How Is the Yukata Different from a Kimono? Oftentimes, people make the mistake of calling the yukata a kimono. While there are similarities between the two, they are fundamentally different clothes. Firstly, the fabric choice is completely different. Kimono are made from silk whereas yukata generally come in cotton, or other light and breathable textiles. Yukata is worn generally in the summer season, whereas kimono, which have more layers, and are heavier to wear. The yukata is a more casual style and far more affordable than a kimono; therefore, it is easier for people to purchase one and wear around on a more regular basis.


At these hanabi festivals, both girls and guys wear their favorite yukata to watch the stunning nighttime displays. Yukata can also be worn at summer matsuri (festivals), specifically the Buddhist bon-odori matsuri which honors one’s ancestors. They are offered to guests year round who stay at ryokan, accommodations with onsen, Japanese hot baths, and in these occasions, yukata can be worn regardless of the season. Even in the cold winter months, these yukata are worn when traveling from the room to the onsen.

Yukata Styles

Put On a Japanese Yukata!

The style of yukata is much more relaxed than that of kimono; generally, there are more whimsical options and brighter colors offered for purchase. Although yukata were initially made of indigo dyed cotton, making them mostly a deep blueish color, in modern times there is more freedom in design. Generally, younger women and children wear more lively patterns, while older women wear more subdued styles. Men’s yukata generally comes in darker colors and often lack a pattern.

During the hot Japanese summer months, a yukata is a must-have item in order to fashionably combat the heat. An iconic Japanese outfit, which is often mistaken for kimono, the yukata stands out for its light fabric and more whimsical designs. More affordable than buying a complete silk kimono, which can cost upwards of a thousand dollars, a yukata exists in a price range that makes it a perfect gift to buy - either for yourself or as a souvenir for someone else. This summer season, enjoy the weather the right way - by wearing yukata!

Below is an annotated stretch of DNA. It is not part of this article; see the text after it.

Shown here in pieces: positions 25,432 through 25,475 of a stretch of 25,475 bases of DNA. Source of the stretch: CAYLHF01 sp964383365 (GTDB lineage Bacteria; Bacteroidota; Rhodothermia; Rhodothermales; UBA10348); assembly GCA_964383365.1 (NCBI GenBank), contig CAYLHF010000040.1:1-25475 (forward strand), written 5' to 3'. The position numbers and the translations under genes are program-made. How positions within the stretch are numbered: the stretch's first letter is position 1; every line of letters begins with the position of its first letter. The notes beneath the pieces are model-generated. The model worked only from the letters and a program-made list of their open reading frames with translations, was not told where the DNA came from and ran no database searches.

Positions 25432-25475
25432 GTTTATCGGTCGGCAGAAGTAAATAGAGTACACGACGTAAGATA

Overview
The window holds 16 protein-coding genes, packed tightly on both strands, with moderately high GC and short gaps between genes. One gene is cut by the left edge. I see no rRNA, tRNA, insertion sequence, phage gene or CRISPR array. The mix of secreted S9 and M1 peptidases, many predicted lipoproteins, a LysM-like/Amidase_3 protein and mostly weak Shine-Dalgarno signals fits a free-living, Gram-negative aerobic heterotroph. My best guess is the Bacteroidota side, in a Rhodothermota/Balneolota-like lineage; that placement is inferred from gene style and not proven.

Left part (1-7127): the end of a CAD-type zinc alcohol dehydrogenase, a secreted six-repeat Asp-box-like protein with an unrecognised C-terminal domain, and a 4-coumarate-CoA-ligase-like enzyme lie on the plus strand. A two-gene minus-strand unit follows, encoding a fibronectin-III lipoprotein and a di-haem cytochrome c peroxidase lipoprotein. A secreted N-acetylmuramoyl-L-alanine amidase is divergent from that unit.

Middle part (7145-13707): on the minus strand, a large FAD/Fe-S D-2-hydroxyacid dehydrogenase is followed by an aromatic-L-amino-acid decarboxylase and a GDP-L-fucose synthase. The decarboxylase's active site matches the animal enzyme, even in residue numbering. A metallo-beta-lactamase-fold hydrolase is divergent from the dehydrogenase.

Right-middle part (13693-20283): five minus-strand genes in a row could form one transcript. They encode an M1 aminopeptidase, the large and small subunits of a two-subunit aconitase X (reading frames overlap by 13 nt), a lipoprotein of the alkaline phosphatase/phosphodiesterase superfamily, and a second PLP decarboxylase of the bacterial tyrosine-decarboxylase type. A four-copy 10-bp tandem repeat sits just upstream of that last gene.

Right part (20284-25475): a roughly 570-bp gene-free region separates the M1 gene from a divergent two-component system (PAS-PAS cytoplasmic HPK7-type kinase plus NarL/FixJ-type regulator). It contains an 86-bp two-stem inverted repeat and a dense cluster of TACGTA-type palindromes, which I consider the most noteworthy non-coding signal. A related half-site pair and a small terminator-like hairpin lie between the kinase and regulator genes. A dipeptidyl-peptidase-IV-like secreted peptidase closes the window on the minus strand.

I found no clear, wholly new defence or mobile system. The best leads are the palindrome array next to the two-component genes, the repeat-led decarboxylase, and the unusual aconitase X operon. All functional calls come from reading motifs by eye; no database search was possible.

Matsuri: The Japanese Festivals


Japan’s Summer Festivals How To Enjoy The Famous Matsuri Sawada Tomomi

From July through August, festivals are held throughout Japan to celebrate the summer season and commemorate historical events. Find out what are the best ways to enjoy these festivals and which are some of the most famous ones!


Summer festivals, also known as matsuri, are held all over Japan from July through August. Most summer festivals are annual traditions, and intended to celebrate the gods, the seasons, and historical events. Some of these festivals can last for weeks. At these events, you can experience Japanese traditions and power, so we’d love for you to attend a festival while you’re in Japan.

No summer festival is complete without portable shrines - known as mikoshi - and floats loaded with hand drums called dashi. In order to travel outside the grounds, the resident shrine gods temporarily ride in these portable shrines, which are carried on people’s shoulders. Floats, on the other hand - which are used to guide the gods around - are physically pulled.

Participants in festivals (the locals) patrol towns while carrying the mikoshi and pulling festival cars. Enjoy the rhythmic shouts of the shrine-bearers and the music being performed atop the floats. Some festivals even allow tourists to lift the mikoshi, so do some research before you go. Not all festivals will have mikoshi shrines and floats, so you mustbe careful.


Famous Festivals from Across Japan

1. Nebuta Festival (Aomori)